cannabis eyeThe most useful plant on earth! The devil weed! Cannabis (a.k.a. pot, marijuana, weed, herb, bhang, ganja, grass, dagga, keif, kanabosm, asa, reefer, tai-ma or its innumerable other names) is one of the most charged words in our language for it represents what is arguably the most controversial plant of modern times.

The very utterance of its name can arouse a full range of emotion and passion from hate to love, fear to bliss and all points in between. Indeed a visitor to our world might be very confused as to all the fuss over this seemingly benign, spindly and unassuming herb. Yet its physical humbleness masks the great influence this plant has had on human psyche and society – to such a degree that people have even pledged their lives to its propagation or eradication.

While an entire encyclopaedia could – and has – been written on the myriad of uses for Cannabis (fuel, fibre, food, etc.), this summary will deal strictly with its mind altering and pharmacological aspects, from a harm reduction perspective for people who are considering or currently consuming it for recreational, medicinal or spiritual purposes.

Etymology & Taxonomy

Such is the extent of cannabis’ controversy that even its etymology and taxonomy are hotly contested. According to the Oxford English Dictionary the origins of the word cannabis comes directly from the Greek kannabis, which means hemp:


Common hemp, Cannabis sativa, a tall erect herb of the family Moraceæ having long dentate leaves on long petioles and common in central Asia and other warm regions; different regional varieties, occas. distinguished as Cannabis indica (Indian hemp), Cannabis ruderalis, etc., are cultivated for their fibre, their intoxicating properties, or the oil obtained from their seeds… (The Oxford English Dictionary)

Other sources put the origin of the name cannabis even older, claiming it comes from the Hebrew kanabosm or q_n_h bo_em, meaning “reed of balm”, in reference to its aromatic (balmy) resin. The opinion on which family cannabis belongs to is a source of debate and has shifted over time. The traditional split between taxonomists in regards to cannabis was whether it belonged to the Moraceæ (mulberries) or Urticaceæ (nettles) family but more and more researchers are coming to the conclusion that cannabis falls into its namesake Cannabaceæ family, making it a close cousin of the hops plant (Schultes, R. E., and A. Hofmann, Botany and Chemistry of Hallucinogens, p.82–116). Regardless of this uncertainty all three of the aforementioned families are closely related.

There is even more confusion as to the nature of the three strains of cannabis (C. sativa, C. indica and C. ruderalis). Cannabis Sativa is tall and thin, generally growing between 8 and 12 feet in the wild with a light green colour and long thin leaves. The smell is generally sweet, fruity and mild. It is the predominant strain in Africa, Western Europe, the Caribbean, Latin America, South-East Asia and Southern India. Cannabis Indica is short and squat, averaging between 3 and 6 feet in height, with dark green, short broad leaves. It smells “skunky” and strong. It is common in the Middle East, Central Asia (where cannabis is thought to originate) and Northern India. Cannabis Ruderalis grows from 4 to 6 feet in height and resembles a short, branchless sativa. It is found in Eastern Europe and the Russian Steppes. C. indica is cultivated almost solely for its psychoactive qualities while C. Ruderalis is a purely industrial plant. C. sativa can be harvested for both its industrial applications (hemp) and as a drug.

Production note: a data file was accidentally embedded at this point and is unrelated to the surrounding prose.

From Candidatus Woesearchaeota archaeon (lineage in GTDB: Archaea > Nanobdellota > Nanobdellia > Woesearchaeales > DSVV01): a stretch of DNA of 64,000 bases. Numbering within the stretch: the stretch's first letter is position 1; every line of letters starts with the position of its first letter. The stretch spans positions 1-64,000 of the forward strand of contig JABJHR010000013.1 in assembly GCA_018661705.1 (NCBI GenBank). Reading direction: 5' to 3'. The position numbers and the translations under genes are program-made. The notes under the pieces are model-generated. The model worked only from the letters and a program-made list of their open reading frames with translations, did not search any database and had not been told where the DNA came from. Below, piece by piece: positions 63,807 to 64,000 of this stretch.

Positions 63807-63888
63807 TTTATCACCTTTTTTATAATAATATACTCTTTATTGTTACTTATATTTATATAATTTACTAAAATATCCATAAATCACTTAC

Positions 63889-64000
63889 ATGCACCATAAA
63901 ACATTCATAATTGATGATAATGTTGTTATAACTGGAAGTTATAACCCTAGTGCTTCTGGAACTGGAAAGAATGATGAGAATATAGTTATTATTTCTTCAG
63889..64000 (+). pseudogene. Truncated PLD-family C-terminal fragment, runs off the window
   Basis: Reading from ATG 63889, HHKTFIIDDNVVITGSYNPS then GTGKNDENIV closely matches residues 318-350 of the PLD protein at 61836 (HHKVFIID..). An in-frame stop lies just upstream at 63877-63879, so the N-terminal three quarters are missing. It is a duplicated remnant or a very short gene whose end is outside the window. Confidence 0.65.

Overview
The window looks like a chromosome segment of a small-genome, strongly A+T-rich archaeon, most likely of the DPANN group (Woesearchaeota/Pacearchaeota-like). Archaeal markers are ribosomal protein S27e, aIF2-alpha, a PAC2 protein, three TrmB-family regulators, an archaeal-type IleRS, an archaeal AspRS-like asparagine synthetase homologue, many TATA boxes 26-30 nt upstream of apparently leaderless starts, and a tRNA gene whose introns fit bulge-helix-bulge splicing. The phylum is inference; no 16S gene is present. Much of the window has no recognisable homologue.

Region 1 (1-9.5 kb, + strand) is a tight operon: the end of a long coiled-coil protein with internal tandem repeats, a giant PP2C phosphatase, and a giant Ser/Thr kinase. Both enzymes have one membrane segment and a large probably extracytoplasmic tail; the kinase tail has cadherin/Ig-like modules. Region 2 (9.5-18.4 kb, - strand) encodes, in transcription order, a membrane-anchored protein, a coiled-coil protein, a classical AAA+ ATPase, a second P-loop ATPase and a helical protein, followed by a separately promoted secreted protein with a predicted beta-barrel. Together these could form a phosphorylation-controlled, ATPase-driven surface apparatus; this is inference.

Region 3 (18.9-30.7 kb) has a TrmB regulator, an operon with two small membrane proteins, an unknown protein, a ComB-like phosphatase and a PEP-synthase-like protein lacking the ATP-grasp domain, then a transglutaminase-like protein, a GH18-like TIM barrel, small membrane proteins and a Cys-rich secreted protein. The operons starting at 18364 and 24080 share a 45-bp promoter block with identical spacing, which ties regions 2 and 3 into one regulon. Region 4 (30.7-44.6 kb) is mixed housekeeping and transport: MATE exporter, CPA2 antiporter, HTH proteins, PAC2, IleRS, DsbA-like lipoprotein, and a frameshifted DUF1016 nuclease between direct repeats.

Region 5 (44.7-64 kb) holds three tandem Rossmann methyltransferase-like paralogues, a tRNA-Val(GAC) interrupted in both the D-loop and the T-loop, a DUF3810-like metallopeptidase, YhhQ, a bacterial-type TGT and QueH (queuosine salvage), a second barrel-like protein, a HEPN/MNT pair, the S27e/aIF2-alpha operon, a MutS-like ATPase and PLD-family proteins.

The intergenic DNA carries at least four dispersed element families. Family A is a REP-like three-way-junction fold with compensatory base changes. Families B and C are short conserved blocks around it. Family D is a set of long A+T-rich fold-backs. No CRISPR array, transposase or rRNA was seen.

Recent taxonomical studies offer evidence that the three variations of the plant are actually separate species under the Cannabis genus rather than different expressions of the same gene pool (Hillig, K.W., Genetic Resources and Crop Evolution 52, p.161-180). However, the ease with which the three variations crossbreed tends to indicate that the differences are mostly superficial and the strains are different genetic manifestations of the same species rather than entirely separate species.

Chemistry & Biology

The principal psychoactive component of cannabis is a carbon alkaloid chemical of the cannabinoid family named delta-9-tetrahydrocannabinol (or simply THC). THC is most concentrated in the flowering tops of the female plant and it is these tops (or buds) that are sought after when mind alteration is the goal. It must be remembered however that THC is but one of a cornucopia of chemicals found in cannabis. The way in which most of these chemicals interact with THC or the human body is still shrouded in mystery due to lack of research. What we do know is that Cannabidiol (CBD), a non-psychoactive cannabinoid, interacts with THC and has a powerful effect on humans (see THC vs. CBD below).

An interesting observation is that while the cannabinoid family is found uniquely in the Cannabis species there exists neural receptors in our brain and spinal cord (CB-1, discovered in 1988) that couple to cannabinoids only. A 1992 discovery found that the human body produced its own cannabinoid called Anandamide, a word derived from the Sanskrit word ananda meaning bliss. It is the only other known source of cannabinoid found outside the Cannabis plant. Anandamide is heavily concentrated in areas of the central nervous system that deal with pain. A year later a second receptor (CB-2) was found but unlike CB-1 it is distributed all over the body.


Since THC is the main psychoactive chemical in cannabis, it is often the focus of attention when considering potency. This THC fixation is an oversimplification of the chemistry of getting high. As previously mentioned CBD has an unexplained interaction with THC that alters the effect of the high. THC is often associated with the soaring, clear, “cerebral” high of the cannabis trip whereas CBD is thought to be a cause of the heavy, stony, lethargic “body buzz”. In short, THC is responsible for the stimulating aspects of the cannabis trip whereas CBD is responsible for its sedative qualities. Cannabis potency should therefore not be judged by THC content alone but rather the THC/CBD ratio. C. indica is known to have much more CBD than C. sativa, thus indica plants are famous for inducing lethargy whereas sativa plants are sought after for their energetic, motivational trips.